Audience development is the art of attracting diverse people at scale toward a social object. For the online publisher, that social object is content.
Good content, of course, is a starting point for developing an audience. But with the internet, the currency of connection are links—and the everyday action item is how publishers can get people connected to their content in order to satisfy the demands of the publishing business (advertising or subscriptions).
Here are some important considerations when utilizing audience development tools and strategies to sustain your business:
How much trust should we place in social platforms?
Do you trust that other monolithic fickle beast–the stock market? Kelsey Arendt of Parse.ly, who studies where audience referral traffic comes from, says, “Social platforms, big and small, can be expected to change anywhere from -14 percent to +12 percent, month-to-month. That’s the norm.” Arendt reports that Facebook, despite its troubles, remains a provider of “smooth” growth in terms of providing traffic for the last several months. She defines “smooth growth is more indicative of real, engaged audiences, not product changes that are out of [a publisher’s] hands.”
As for the other social platforms, Arendt reveals that Instagram is “the least reliable social platform” but she holds out hope that it could become reliable with some audience engagement efforts by publishers. Twitter is down but has “has the highest deviation in this category, meaning it’s possible that it would rebound again.” She says LinkedIn is down but deviates the least of the social media platforms. Reddit is really down, but the social app “does not send referral data, meaning the traffic that comes from it shows as direct” making it an unknown quantity.
What about audience referrals from “other” outlets?
This is where the news is generally good overall. Arendt classifies “other” as any identifiable, external site that is neither search nor social. It’s not the largest, but is the most experimental referral source. At +21 percent growth, year-over-year, it is the fastest changing category that sends traffic to the Parse.ly network. She advocates publishers “getting on board” with sites such as SmartNews (which she described as “the most reliably growing external referrer), Flipboard, and Google News, as well as keeping an eye on Yahoo News due to its “potential” to rebound.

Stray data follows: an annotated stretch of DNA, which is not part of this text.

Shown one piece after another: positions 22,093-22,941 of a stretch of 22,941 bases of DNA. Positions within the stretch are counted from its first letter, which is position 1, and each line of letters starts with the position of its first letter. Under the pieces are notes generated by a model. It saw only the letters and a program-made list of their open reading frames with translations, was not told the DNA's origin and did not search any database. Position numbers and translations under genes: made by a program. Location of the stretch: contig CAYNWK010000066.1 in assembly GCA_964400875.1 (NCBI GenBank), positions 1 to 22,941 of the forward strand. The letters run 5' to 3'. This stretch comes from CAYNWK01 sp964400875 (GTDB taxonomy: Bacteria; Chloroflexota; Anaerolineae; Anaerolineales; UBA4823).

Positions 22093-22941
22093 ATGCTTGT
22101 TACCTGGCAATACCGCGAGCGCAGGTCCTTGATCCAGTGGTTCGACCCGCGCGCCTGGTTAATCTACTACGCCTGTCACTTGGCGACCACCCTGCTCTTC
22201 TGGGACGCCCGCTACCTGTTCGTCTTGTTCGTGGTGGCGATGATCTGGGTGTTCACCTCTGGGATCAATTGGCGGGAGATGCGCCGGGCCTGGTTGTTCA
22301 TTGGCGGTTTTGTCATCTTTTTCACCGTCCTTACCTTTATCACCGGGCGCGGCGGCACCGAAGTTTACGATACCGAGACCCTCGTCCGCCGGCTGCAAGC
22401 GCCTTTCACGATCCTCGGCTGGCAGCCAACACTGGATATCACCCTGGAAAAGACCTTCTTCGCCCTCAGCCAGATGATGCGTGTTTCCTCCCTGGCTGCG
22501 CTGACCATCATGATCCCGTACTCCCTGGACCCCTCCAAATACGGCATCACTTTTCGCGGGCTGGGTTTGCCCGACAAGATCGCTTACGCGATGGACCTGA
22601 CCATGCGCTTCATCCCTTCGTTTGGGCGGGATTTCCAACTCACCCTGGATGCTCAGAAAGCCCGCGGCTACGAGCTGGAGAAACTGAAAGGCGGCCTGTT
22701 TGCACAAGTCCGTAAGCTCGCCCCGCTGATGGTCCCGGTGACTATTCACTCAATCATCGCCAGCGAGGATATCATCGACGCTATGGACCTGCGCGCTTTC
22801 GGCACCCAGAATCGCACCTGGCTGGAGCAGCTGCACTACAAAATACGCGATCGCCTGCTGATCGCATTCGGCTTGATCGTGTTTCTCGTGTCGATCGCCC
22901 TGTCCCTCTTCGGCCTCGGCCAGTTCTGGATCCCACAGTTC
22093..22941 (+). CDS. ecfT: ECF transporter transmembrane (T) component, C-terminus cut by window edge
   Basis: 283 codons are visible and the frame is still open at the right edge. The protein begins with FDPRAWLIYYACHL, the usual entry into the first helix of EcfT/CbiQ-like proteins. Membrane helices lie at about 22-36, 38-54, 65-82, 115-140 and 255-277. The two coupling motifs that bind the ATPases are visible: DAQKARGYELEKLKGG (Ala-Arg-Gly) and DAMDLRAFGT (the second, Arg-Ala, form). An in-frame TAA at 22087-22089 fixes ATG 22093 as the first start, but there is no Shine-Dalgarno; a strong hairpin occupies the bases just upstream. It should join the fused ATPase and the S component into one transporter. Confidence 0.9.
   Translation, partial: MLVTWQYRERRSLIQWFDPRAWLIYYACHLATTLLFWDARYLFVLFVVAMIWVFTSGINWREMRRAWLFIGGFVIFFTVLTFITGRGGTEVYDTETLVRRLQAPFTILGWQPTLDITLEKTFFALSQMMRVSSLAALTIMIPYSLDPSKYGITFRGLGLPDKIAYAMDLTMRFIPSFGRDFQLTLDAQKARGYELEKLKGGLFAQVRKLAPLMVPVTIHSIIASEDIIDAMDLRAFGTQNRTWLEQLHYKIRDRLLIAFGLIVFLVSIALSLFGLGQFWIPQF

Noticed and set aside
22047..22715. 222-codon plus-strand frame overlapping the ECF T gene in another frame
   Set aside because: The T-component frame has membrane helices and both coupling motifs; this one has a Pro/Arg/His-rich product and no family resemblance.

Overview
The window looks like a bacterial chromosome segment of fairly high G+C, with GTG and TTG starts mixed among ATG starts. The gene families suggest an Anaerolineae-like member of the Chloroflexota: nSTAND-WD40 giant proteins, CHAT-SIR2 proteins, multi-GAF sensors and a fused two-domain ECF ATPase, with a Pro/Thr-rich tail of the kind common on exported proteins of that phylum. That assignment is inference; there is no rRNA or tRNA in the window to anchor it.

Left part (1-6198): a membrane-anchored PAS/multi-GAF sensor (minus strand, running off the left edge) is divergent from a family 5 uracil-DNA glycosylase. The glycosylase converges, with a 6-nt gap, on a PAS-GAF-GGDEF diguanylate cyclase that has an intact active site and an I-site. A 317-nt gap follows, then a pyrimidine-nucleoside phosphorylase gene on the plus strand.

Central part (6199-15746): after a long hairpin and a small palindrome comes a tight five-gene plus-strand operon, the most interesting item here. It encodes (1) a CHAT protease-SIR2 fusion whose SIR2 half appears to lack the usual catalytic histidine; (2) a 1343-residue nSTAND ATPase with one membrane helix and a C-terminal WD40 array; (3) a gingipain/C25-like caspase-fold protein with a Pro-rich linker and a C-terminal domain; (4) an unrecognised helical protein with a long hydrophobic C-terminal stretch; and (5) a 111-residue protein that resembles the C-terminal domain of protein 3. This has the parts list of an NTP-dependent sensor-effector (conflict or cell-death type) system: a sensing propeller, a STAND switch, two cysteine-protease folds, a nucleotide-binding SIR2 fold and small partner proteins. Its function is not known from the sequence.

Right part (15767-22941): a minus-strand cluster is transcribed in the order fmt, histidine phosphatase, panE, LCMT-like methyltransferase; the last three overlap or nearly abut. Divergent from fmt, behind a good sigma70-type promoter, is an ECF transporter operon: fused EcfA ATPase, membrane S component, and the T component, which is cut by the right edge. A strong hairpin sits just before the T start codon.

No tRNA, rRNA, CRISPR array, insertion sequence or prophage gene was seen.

Should we focus on engaging current readers more than reaching new readers?
The resounding answer here is yes. Mary-Katharine Phillips, the “Media Innovation” analyst at Twipe, reports “the most successful publishers are the ones investing more in their engagement strategies” and reveals there is now an “industry consensus is that publishers should invest 3-10 times more on engagement than acquisition.”
To be successful with that investment, Phillips reports it is important to “track what actually matters;” to decide on a metric of what engagement means for the publisher and make it the overriding focus of your strategy. As an example, Phillips cites how the “Financial Times, [uses] an engagement score based on the mix of recency + frequency + volume.”
Phillips also advocates placing a larger emphasis on “how important newsletters are to their digital strategy.” She cites major publishers who have learned that newsletter subscribers are more loyal and more likely to become paid subscribers through a targeted and well-written newsletter.
Should publishers perhaps pivot towards podcasts?
This is an interesting question because podcasting is certainly gaining traction with an extremely valuable target audience in particular–millennials and Gen Xers. This can be considered fertile ground by publishers because “47 percent of Millennials and Gen Xers appear “unreachable” within standard planning tools, and 66% of their media consumption isn’t tracked, either,” according to The Wharton University of Pennsylvania and Hearts & Science’s latest report.
A 2018 Infinite Dial study found that 44% of Americans say they’ve listened to a podcast, up 4% in just a year. The report showed a consistent increase in reach, especially among millennials and Gen Xers. Podcasts would require an investment by publishers into equipment, talent and producers but it would be way less expensive than creating video content.
According to Kurt Kaufer of Ad Results Media, “Podcasting reaches a generation of individuals who turn to mobile phones for media consumption and have a desire for on-demand content that aligns closely with their personal perspectives and interests.” Kaufer says podcasting brings about a “feeling of connectedness that amplifies the individual’s desire for more of this content and a willingness to trust and engage with that content.” So, viewed as another engagement strategy, podcasting certainly is a relevant option for publishers.
With the avenues to referral traffic becoming more complex for publishers, and numerous traffic channels now available, publishers would be wise to deliberate on the best sources to generate traffic. They will also have to choose between adopting a multi-channel strategy or providing their focus on optimizing one traffic channel at a time.
Either way, publishers should look to pay close attention to up and coming channels to see if it fits with their brand and audience, as well as considering ways that they should engage and delight their current readers. Without looking ahead, and questioning some of the considerations above, publishers will be left far behind.